Dre’s most recent success was the critical acclaim he received for producing the debut album of his new protege, Eminem, last year.
And now, seven years after his own solo debut, Dre offers up “Dr. Dre 2001.”
The overall tone of the new album is one of identity. “Don’t call it a comeback,” LL Cool J once said, and that echoes throughout this album. But besides all the chest pounding, the album is also very personal.
The album really gets going with “The Watcher.” Intensely biographical, the song’s lyrics dwell and document the ups and downs of Dre’s road to stardom — the money wars, the backstabbing, the heartbreaking visits to hospitals (Dre went to visit Eazy-E while he lay dying). The music is a stuttering, subdued rhythm, accentuated by plucked strings and muted horns.
The album’s best track is its first single, “Still D.R.E.” It takes its cue from many of “The Chronic’s” best jams, adding a plucked guitar figure and a buried, slithering bass. The song also reunites Dre with Snoop, who parted ways after Dre left Death Row. The song itself is Dre and Snoop restaking their musical claims and professing Dre’s legacy. Besides selling records, Dre says, “I still take time to perfect the beat and I still got love for the streets.”
But for all his insistence that he was never going soft, there is a moment of vulnerability when he raps, “Even when I was close to defeat/I rose up to my feet.”
“What’s The Difference” is another orchestrated number and a personal tale that sounds like it is an attempt to inspire empathy. Perhaps stung by criticism, Dre lays his soul bare to a certain extent — even saying that he misses Eazy-E — while asserting that he hasn’t lost any of his powers.
But halfway through the song, Eminem hijacks it and it becomes a twisted story about killing his daughter’s mother and driving around with the body.
The album’s most personal moment, however, is “The Message.” Dedicated to Dre’s deceased brother, the song is the “why” conversation Dre might never have had with his brother. It opens with a swirling harp and features soulful vocal interludes starring Mary J. Blige.
Unfortuanately, there is a fair share of misogyny on the record. “F–k You” masks its war against “bitches and hos” with Snoop’s slick rhymes and purring guitar licks. This behavior reaches its lowest point with the musicless “Ed-ucation,” which is an offensive story about a woman getting pregnant to keep a man who isn’t hers. There’s really no point to this story except to “educate” others that there are some people out there who still cling to such notions as gospel.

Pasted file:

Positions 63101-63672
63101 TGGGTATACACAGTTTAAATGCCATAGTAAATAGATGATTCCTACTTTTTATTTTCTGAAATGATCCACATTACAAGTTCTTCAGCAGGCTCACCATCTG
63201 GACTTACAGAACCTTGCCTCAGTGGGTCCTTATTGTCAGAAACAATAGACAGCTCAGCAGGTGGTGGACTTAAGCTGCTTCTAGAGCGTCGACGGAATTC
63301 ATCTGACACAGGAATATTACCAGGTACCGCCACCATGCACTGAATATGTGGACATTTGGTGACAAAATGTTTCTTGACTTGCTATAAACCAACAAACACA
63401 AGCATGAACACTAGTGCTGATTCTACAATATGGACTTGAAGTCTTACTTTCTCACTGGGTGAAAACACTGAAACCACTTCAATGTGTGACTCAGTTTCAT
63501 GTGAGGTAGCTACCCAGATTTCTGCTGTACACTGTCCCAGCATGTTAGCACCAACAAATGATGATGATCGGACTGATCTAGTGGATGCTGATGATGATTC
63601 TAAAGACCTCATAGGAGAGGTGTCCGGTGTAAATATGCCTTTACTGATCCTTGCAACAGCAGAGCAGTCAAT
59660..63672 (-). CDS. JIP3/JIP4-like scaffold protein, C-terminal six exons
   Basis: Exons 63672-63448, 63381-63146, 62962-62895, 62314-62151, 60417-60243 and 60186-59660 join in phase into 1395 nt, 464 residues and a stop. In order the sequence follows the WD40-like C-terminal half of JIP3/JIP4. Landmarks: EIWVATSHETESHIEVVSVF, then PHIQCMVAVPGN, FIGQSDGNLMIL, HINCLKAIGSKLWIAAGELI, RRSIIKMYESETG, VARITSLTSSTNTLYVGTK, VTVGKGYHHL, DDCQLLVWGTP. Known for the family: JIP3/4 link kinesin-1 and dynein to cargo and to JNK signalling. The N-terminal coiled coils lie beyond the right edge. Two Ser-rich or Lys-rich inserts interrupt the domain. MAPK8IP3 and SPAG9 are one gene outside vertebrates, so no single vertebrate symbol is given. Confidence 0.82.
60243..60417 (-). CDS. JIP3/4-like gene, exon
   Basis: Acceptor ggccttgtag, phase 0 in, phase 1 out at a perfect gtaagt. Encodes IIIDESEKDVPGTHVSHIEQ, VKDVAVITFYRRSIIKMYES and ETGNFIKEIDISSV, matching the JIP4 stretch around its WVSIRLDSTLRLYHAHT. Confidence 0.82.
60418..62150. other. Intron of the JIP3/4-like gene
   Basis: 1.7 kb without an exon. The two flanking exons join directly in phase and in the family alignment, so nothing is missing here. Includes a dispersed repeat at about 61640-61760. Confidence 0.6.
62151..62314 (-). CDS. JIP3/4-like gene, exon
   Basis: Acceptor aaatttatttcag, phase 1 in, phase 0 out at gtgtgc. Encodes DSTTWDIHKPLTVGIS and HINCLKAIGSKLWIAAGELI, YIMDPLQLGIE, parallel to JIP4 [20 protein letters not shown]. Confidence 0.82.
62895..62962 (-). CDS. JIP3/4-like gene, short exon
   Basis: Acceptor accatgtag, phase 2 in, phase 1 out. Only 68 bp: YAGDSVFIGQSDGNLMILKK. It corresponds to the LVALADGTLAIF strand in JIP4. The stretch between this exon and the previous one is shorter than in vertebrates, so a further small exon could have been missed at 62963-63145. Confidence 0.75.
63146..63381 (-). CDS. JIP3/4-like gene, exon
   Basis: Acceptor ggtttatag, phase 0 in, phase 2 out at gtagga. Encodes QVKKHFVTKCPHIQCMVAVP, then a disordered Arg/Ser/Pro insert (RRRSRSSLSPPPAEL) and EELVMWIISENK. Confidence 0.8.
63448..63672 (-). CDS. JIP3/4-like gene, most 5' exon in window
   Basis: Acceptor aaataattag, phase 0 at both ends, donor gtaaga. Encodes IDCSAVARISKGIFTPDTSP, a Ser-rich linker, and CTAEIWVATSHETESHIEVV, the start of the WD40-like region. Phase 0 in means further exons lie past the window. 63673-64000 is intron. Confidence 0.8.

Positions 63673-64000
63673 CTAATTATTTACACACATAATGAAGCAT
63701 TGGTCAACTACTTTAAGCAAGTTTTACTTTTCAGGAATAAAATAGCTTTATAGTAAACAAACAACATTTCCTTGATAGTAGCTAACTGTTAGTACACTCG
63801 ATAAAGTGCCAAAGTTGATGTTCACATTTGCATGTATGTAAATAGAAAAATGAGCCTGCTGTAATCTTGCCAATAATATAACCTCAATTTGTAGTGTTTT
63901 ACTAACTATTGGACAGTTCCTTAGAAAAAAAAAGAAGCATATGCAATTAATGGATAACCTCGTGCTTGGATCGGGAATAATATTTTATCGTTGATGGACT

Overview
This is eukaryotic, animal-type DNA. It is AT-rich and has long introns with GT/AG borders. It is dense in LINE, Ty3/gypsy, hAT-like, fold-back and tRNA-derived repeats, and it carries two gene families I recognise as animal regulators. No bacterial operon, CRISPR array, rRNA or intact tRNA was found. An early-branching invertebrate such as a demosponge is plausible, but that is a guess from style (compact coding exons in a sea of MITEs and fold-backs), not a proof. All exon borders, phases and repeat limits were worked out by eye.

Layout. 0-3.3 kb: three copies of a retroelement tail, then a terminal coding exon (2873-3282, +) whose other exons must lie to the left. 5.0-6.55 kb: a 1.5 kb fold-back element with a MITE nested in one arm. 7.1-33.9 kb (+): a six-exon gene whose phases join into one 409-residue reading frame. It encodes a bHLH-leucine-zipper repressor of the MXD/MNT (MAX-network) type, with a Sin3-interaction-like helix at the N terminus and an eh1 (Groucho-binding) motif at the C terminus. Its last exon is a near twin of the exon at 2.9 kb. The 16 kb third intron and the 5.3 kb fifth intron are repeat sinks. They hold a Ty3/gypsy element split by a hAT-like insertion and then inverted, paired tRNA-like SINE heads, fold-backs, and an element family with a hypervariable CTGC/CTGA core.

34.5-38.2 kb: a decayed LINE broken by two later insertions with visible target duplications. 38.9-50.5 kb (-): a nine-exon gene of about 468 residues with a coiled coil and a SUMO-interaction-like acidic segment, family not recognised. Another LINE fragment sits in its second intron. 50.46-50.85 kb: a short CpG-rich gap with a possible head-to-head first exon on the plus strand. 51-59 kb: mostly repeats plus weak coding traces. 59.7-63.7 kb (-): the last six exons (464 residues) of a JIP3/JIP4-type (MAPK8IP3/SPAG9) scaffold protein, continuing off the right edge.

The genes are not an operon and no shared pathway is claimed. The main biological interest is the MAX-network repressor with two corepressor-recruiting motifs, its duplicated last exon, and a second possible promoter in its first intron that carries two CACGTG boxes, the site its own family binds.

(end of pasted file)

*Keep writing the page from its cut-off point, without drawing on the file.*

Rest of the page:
For the most part, the album relies heavily on “The Chronic’s” established pattern: “Rapper A” rhymes over a slow-tempo tune with spacey-squiggle keyboard effects, while a softer-voiced “rapper B”/”singer A” sings or raps the chorus.
The only real change in Dre’s recipe is that the basslines are almost invisible (the only song with any kind of danceable bassline is the funky “Let’s Get High”). And Dre’s heavy-handed use of bass on his previous efforts was the cornerstone of his sound. Its absence robs most of these songs of any power, not to mention accessibility.
Overall, the album is a frustrated effort. It is mostly formulaic, relying too much on mutated grooves from “The Chronic.” But for Dre’s focus on telling everybody he knows who is and what he’s done, he never really escapes those accomplishments, though he does branch out a bit with his use of strings and horns.
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Note: David’s nationally syndicated music column, Soundbytes, appeared in the Entertainment section of all Internet Broadcasting websites. This column was originally published there.
©Copyright 1999 by David Hyland. All rights reserved. This material may not be published, broadcast, rewritten or redistributed.